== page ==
Opinions & Ideas

Category: Fine Gael


It is hard to comprehend the fact that Myles Staunton is dead. He was always so endlessly enthusiastic, and so youthful, both in appearance and in frame of mind.
Myles Staunton, who died suddenly in the last twenty four hours at his home in Westport, played a critical role in 1973, in bringing to office the first Coalition Government   after 16 uninterrupted  years of  Fianna Fail rule.  By winning an additional Dail seat for Fine Gael along with the late Henry Kenny in a hotly contested 3 seat constituency in Mayo, he tipped the balance in favour of a change of Government, and brought Liam Cosgrave and Brendan Corish to office, in what was to prove to be one of the great Governments of the twentieth century.
Myles made an immediate impact in Leinster House.
 He was a convinced and convincing advocate of viable, commercial, and  privately run,  economic development in the West of Ireland.
 He was convincing because, unusually for a politician, he was one of those who, by deed not just word,   put his own  money at risk to help  “shout stop”, as fellow Mayo man John Healy put it, to the seemingly inexorable decline of his native province.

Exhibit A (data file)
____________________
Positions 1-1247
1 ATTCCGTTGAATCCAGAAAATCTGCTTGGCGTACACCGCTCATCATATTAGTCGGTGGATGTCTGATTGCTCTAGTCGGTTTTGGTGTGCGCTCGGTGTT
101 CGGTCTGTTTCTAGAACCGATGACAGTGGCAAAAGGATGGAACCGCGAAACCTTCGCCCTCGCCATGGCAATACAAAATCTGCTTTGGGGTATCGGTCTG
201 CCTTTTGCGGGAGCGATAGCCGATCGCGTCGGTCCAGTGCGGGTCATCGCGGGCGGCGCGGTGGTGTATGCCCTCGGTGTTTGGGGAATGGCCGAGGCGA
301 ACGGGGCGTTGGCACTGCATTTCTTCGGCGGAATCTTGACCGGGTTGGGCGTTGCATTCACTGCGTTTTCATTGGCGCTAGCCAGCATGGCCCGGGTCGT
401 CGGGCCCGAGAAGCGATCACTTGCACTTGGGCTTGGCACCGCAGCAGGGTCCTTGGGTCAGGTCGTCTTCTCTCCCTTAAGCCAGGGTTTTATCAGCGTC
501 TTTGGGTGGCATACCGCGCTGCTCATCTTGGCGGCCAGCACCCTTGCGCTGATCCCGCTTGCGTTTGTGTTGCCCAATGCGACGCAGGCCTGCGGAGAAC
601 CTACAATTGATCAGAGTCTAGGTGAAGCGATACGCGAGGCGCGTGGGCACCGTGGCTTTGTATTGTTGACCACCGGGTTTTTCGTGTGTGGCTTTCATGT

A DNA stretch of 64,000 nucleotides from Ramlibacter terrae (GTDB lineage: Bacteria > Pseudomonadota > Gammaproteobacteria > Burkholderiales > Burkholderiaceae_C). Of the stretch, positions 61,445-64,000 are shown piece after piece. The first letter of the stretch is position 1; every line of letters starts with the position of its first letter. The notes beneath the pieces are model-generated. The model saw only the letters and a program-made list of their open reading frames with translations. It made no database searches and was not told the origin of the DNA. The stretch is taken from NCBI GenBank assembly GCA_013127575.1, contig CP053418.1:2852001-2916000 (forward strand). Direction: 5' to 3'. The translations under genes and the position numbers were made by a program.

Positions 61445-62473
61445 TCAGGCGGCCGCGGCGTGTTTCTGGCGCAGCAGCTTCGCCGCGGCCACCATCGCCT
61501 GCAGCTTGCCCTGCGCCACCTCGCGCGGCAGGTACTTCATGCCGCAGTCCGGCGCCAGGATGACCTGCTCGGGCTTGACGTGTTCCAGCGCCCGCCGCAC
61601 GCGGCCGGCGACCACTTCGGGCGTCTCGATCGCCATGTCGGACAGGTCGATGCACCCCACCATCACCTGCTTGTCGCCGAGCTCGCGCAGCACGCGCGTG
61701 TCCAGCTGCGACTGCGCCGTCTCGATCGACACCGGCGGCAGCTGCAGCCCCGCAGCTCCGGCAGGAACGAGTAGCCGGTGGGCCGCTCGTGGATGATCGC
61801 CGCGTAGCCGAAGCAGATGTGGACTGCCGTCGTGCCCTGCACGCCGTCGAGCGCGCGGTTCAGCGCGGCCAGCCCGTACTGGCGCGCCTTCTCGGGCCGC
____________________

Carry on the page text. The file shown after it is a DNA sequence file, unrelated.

He invested personally to develop the seaweed industry along the Atlantic shoreline , providing vital supplementary income to coastal smallholders.   
He went on to develop, on a similar basis, a project for local farmers collecting turf on the raised bogs of North Mayo to supply an innovative fuel product that had enormous potential, especially in the era of high oil prices.
 He was absolutely tireless, right up to the very end of his life in looking out for employment possibilities based on the natural resources of Mayo.
He was a strong supporter, in the Senate, of Knock Airport and held his own in every argument with those who questioned this vital  link for all of Connacht.
In everything he attempted, Myles was relentless in pursuing his goals and was never discouraged by the setbacks sometimes  inflicted upon him by  myopic bureaucracy. 
From the outset of his career, Myles recognised that his native county could only prosper if it developed links with, and understanding of, the problems of other parts of the world. He recognised the possibilities of globalisation almost before the word was invented.
 He was one of the pioneers, in the  1970s, of the Euro Arab dialogue. He led a visit by Irish TDs and Senators to Lebanon and Syria in 1974, in which it was my privilege to be part. He recognised the crucial role that that part of the world would play in all our lives.